As of June 30, 2021 and December 31, 2020, we had no Revolving Credit Facility borrowings outstanding. The amount of stand-by letters of credit (“LOC”) issued under the Revolving Credit Facility reduced the credit amount available. As of June 30, 2021 and December 31, 2020, there was $14 million and $13 million of outstanding stand-by LOCs issued under the facility.
Foreign Credit Facility. As of June 30, 2021, the Company and Expedia Group International Holdings III, LLC (the “Borrower”) also maintained an $855 million credit facility with a group of lenders that expires on May 31, 2023 (the “Foreign Credit Facility”). Obligations under the Foreign Credit Facility are unsecured. Such obligations are guaranteed by the Company, its subsidiaries that guarantee obligations under the Revolving Credit Facility, as mentioned above, and certain of the Company’s additional subsidiaries.
Loans under the Foreign Credit Facility bear interest at a rate equal to an index rate plus a margin (A) in the case of eurocurrency loans, (i) prior to December 31, 2021, equal to 2.50% per annum and (ii) on and after December 31, 2021, or prior to such date for each quarter that the leverage ratio, as of the end of the most recently ended fiscal quarter for which financial statements have been delivered, calculated on an annualized basis using consolidated EBITDA for the two most recently ended fiscal quarters included in such financial statements multiplied by two, is not greater than 5.00:1.00, ranging from 1.25% to 2.00% per annum, depending on the Company’s credit ratings, and (B) in the case of base rate loans, (i) prior to December 31, 2021, equal to 1.50% per annum and (ii) on and after December 31, 2021, or prior to such date if the leverage ratio condition referred to above is satisfied, ranging from 0.25% to per 1.00% annum, depending on the Company’s credit ratings.
The covenants, events of default and other terms and conditions in the Foreign Credit Facility are substantially similar to those in the Revolving Credit Facility, but include additional limitations on the Borrower and certain other entities that are not obligors under the Revolving Credit Facility.
As of June 30, 2021 and December 31, 2020, we had no Foreign Credit Facility borrowings outstanding.
15

Notes to Consolidated Financial Statements – (Continued)
 

Note 5 – Capital Stock
Preferred Stock and Warrants
On May 5, 2020, we completed the sale of Series A Preferred Stock and Warrants (as defined below) to purchase our common stock to AP Fort Holdings, L.P., an affiliate of Apollo Global Management, Inc. (the “Apollo Purchaser”) and SLP Fort Aggregator II, L.P. and SLP V Fort Holdings II, L.P., affiliates of Silver Lake Group, L.L.C. (the “Silver Lake Purchasers”) pursuant to the Company’s previously announced Investment Agreements, dated as of April 23, 2020, with the Apollo Purchaser and the Silver Lake Purchasers (together, the “Investment Agreements”).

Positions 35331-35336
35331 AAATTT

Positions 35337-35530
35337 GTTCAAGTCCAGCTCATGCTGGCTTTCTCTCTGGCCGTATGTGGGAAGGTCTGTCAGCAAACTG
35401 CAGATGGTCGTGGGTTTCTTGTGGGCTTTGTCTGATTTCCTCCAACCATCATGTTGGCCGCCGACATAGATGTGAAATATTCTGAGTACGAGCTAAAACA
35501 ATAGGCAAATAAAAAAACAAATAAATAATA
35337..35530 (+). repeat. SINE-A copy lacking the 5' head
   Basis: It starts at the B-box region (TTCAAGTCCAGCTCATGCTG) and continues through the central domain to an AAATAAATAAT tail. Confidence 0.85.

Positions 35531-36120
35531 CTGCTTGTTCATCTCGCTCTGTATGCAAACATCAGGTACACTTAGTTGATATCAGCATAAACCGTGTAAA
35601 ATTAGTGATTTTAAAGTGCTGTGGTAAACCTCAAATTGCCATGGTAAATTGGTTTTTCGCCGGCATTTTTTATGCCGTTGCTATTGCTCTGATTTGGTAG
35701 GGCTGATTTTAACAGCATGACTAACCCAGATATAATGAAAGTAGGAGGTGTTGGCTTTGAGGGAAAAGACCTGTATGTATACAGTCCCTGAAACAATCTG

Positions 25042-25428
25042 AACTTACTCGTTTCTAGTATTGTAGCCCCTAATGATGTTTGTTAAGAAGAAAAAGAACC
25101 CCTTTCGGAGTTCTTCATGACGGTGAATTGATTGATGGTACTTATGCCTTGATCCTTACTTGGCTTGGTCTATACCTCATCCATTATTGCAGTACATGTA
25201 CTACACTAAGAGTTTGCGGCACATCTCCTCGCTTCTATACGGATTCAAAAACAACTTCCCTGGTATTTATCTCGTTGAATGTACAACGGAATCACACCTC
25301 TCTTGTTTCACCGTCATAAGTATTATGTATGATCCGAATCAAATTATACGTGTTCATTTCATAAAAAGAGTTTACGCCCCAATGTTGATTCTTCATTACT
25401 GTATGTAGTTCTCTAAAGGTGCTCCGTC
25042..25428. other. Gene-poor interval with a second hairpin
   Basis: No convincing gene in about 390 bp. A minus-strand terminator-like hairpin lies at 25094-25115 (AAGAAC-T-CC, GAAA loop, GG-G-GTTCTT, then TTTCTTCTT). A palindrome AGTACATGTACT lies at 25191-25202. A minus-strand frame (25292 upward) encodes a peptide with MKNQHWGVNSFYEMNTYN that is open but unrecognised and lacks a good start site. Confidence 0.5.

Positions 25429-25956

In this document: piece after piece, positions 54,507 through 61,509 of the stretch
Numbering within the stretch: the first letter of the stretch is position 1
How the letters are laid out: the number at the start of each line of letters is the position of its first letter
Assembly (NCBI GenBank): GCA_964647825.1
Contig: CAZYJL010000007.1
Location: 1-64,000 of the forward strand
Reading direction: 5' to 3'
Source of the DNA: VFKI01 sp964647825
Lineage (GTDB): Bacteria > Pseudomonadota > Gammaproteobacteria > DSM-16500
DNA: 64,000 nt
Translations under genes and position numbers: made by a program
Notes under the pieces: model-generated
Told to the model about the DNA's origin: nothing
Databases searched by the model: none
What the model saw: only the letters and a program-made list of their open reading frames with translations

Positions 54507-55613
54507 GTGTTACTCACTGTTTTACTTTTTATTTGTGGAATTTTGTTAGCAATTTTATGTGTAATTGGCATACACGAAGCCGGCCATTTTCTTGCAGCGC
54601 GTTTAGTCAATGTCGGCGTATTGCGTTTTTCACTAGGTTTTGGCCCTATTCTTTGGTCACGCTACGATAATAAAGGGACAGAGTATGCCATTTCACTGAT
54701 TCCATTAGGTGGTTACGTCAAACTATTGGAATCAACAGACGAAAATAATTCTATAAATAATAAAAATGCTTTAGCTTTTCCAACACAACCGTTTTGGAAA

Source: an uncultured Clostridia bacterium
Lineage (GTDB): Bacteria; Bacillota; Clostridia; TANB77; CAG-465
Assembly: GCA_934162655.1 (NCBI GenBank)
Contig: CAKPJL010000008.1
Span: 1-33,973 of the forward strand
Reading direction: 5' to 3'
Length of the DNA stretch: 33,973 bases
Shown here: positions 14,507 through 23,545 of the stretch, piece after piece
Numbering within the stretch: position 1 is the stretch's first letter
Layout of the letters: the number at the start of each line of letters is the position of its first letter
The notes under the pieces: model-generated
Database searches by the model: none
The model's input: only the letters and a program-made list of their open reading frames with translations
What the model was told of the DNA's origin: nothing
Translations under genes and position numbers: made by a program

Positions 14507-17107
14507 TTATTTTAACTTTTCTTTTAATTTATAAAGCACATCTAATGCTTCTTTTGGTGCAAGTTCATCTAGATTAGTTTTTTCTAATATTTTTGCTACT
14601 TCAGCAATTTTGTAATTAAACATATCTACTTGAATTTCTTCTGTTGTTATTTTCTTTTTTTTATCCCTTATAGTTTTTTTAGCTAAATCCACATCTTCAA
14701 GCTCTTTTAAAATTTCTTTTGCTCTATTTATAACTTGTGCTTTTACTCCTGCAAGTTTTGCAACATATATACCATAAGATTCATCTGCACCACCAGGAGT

We issued and sold (1) to the Apollo Purchaser, pursuant to the Apollo Investment Agreement, 600,000 shares of the Company’s newly created Series A Preferred Stock, par value $0.001 per share (the “Series A Preferred Stock”) and Warrants (the “Warrants”) to purchase 4.2 million shares of our common stock for an aggregate purchase price of $588 million and (2) to the Silver Lake Purchaser, pursuant to the Silver Lake Investment Agreement, 600,000 shares of Series A Preferred Stock and Warrants to purchase 4.2 million shares of common stock, for an aggregate purchase price of $588 million. On the terms and subject to the conditions set forth in the Investment Agreements, from and after the closing, (1) each of the Apollo Purchaser and the Silver Lake Purchaser designated one representative who was appointed to the Board of Directors of the Company (the “Board”) and (2) the Apollo Purchaser appointed one non-voting observer to the Board, in each case until such time as the applicable Purchaser and its Permitted Transferees (as defined in the Investment Agreements) no longer beneficially own (a) at least 50% of the shares of Series A Preferred Stock purchased by the applicable Purchaser under the Investment Agreement (unless the applicable Purchaser holds less than 50% of the shares of Series A Preferred Stock as a result of redemptions by the Company, in which case the reference to 50% shall be replaced with a reference to 20%) and (b) Warrants and/or Common Stock for which the Warrants were exercised that represent in the aggregate and on an as exercised basis, at least 50% of the shares underlying the Warrants purchased by the applicable Purchaser under the Investment Agreement.
The Investment Agreements (including the forms of Certificate of Designations, Warrants and Registration Rights Agreement) contain other customary covenants and agreements, including certain standstill provisions and customary preemptive rights.